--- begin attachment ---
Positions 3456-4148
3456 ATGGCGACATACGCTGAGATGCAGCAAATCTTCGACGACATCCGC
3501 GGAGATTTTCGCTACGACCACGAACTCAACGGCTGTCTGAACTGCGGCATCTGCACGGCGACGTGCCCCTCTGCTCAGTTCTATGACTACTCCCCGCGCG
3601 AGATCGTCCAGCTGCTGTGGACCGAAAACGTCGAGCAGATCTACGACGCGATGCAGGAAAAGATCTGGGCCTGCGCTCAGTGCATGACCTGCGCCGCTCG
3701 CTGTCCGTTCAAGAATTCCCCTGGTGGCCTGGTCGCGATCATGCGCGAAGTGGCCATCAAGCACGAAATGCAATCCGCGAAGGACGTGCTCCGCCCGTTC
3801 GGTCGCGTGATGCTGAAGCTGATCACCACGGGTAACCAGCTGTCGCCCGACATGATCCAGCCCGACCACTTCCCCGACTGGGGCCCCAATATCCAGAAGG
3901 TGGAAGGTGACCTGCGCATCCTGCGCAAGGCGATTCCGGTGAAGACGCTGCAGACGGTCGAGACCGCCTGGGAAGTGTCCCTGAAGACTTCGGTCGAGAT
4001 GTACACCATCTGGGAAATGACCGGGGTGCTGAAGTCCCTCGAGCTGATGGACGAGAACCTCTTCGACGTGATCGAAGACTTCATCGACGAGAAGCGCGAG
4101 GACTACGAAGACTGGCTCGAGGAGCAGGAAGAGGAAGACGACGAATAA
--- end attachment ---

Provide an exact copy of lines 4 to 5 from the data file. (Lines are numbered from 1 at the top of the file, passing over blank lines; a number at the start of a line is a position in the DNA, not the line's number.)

3601 AGATCGTCCAGCTGCTGTGGACCGAAAACGTCGAGCAGATCTACGACGCGATGCAGGAAAAGATCTGGGCCTGCGCTCAGTGCATGACCTGCGCCGCTCG
3701 CTGTCCGTTCAAGAATTCCCCTGGTGGCCTGGTCGCGATCATGCGCGAAGTGGCCATCAAGCACGAAATGCAATCCGCGAAGGACGTGCTCCGCCCGTTC